Forgotten Plants: Plantain

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Forgotten Plants: Plantain | There is probably no need for you to plant plantain, as it grows naturally just about everywhere. If somehow your garden is without it, or you want to add a dedicated patch in your medicinal herb garden, it can be grown from seed and prefers a sunny location. |

Forgotten Plants: once prolific in the kitchen gardens of our ancestors, but now so rare that the average person might never have even heard of them. Many of these deserve to find space in our gardens again! This is the fifth post in the series.

I love the story of the dandelion. How it was such an important and useful plant to the Europeans that they brought it with them when they came to the New World. Hundreds of years later they grow prolifically just about everywhere, but few people know what medicinal and nutritional powerhouses they have growing right in their backyards!

I have been familiar with the dandelion story for a long time, but I had no idea that another abundant garden weed shares the same history. That weed is plantain.

Medicinal Herbs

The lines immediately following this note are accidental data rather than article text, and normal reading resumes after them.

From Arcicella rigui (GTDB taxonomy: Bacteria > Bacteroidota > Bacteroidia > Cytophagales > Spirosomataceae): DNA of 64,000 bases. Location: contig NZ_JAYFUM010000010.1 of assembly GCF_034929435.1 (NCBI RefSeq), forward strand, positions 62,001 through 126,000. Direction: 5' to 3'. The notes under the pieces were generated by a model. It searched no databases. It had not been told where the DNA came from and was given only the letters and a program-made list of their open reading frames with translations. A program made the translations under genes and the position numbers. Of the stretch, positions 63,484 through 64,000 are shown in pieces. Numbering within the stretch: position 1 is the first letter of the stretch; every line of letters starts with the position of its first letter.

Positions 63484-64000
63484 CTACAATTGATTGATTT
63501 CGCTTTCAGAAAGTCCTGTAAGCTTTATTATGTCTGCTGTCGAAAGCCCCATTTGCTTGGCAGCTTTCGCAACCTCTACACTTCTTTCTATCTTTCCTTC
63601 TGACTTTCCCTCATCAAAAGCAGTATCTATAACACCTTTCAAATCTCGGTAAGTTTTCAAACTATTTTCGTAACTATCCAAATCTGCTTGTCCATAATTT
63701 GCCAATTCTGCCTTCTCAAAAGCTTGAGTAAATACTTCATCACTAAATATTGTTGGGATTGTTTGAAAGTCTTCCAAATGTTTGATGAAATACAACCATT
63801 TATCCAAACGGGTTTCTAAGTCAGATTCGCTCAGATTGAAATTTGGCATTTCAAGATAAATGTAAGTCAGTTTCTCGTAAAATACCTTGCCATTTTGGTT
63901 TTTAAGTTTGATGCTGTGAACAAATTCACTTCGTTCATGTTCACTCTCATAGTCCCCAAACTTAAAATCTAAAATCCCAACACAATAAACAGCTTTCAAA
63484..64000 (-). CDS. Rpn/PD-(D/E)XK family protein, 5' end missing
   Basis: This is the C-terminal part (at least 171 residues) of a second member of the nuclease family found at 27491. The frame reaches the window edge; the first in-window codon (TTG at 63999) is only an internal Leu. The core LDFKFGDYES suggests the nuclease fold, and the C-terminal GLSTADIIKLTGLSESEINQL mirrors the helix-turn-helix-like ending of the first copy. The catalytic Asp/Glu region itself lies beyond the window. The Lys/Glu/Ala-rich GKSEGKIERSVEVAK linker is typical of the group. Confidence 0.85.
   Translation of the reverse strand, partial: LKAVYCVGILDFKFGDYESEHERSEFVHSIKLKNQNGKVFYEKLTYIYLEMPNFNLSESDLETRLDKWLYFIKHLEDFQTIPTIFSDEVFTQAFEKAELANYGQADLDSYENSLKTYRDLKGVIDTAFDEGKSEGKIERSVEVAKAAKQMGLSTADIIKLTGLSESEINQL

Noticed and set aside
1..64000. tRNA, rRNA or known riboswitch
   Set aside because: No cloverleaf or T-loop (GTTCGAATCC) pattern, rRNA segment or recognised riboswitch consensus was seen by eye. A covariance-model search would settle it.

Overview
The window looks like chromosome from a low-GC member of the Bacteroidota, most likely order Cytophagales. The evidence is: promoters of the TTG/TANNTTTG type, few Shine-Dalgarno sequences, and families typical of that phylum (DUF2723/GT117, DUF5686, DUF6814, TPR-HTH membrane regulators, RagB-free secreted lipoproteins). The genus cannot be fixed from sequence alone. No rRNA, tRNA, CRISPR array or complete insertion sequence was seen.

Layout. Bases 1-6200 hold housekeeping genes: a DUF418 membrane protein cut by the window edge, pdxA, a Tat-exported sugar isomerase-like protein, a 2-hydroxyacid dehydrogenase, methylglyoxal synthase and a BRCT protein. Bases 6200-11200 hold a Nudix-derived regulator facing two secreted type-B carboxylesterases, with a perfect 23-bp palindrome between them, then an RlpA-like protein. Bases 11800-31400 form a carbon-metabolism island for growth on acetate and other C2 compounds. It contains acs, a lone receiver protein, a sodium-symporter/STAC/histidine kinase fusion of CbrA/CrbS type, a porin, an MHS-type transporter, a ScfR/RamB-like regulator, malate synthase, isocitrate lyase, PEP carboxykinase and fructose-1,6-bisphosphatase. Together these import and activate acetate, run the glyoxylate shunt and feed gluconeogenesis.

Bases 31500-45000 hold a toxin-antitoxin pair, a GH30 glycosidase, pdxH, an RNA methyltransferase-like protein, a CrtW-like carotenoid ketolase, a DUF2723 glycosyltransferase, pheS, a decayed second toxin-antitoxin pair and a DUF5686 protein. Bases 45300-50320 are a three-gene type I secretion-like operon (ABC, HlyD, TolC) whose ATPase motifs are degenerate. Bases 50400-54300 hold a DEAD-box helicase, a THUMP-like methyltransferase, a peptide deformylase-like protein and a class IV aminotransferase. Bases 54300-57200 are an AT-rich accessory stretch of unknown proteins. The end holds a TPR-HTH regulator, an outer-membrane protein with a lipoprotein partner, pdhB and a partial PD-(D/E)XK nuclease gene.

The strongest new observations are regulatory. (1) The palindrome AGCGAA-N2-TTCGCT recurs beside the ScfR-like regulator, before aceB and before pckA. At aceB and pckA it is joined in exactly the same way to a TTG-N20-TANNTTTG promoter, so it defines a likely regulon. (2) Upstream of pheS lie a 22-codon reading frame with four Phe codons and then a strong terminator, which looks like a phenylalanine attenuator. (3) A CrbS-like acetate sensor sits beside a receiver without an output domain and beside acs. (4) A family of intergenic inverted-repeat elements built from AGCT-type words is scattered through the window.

I must admit, although I must pull at least a hundred of these plants out of my garden each year, I did not even know its name until I discovered it in the pages of Rosemary Gladstar’s Medicinal Herbs: A Beginners Guide. I remember being so excited to discover that this common weed was actually an important and useful herb that I jumped right out of bed (where I do most of my reading) and excitedly ran to tell my husband the good news, book in hand.

My husband, I am afraid, does not quite share my enthusiasm for medicinal herbs (perhaps because so many of these “weeds” do like to waltz out of their beds and over his lawn) but to his credit he agreed that this must be exciting news to me. Perhaps, you also prefer your weeds out of your lawns or gardens, but at least you will know that this is one that can be put to use in the kitchen or medicine cabinet, instead of the compost pile!

Forgotten Plants: Plantain | There is probably no need for you to plant plantain, as it grows naturally just about everywhere. If somehow your garden is without it, or you want to add a dedicated patch in your medicinal herb garden, it can be grown from seed and prefers a sunny location. |


Plaintain has gone by a number of names throughout history, too many to list them all here. It is interesting that Alexander the Great reportedly used plantain to cure headaches, the Anglo-Saxons listed it as one of the “9 sacred herbs,” and that as early as 1500 it was featured in texts on medicine and healing. In North America, it was a commonly grown and used plant right into the 20th century — until urban life and modern medicine took over — and the plant, and its benefits, were largely forgotten.

Planting Plantain

There is probably no need for you to plant plantain, as it grows naturally just about everywhere. If somehow your garden is without it, or you want to add a dedicated patch in your medicinal herb garden, it can be grown from seed and prefers a sunny location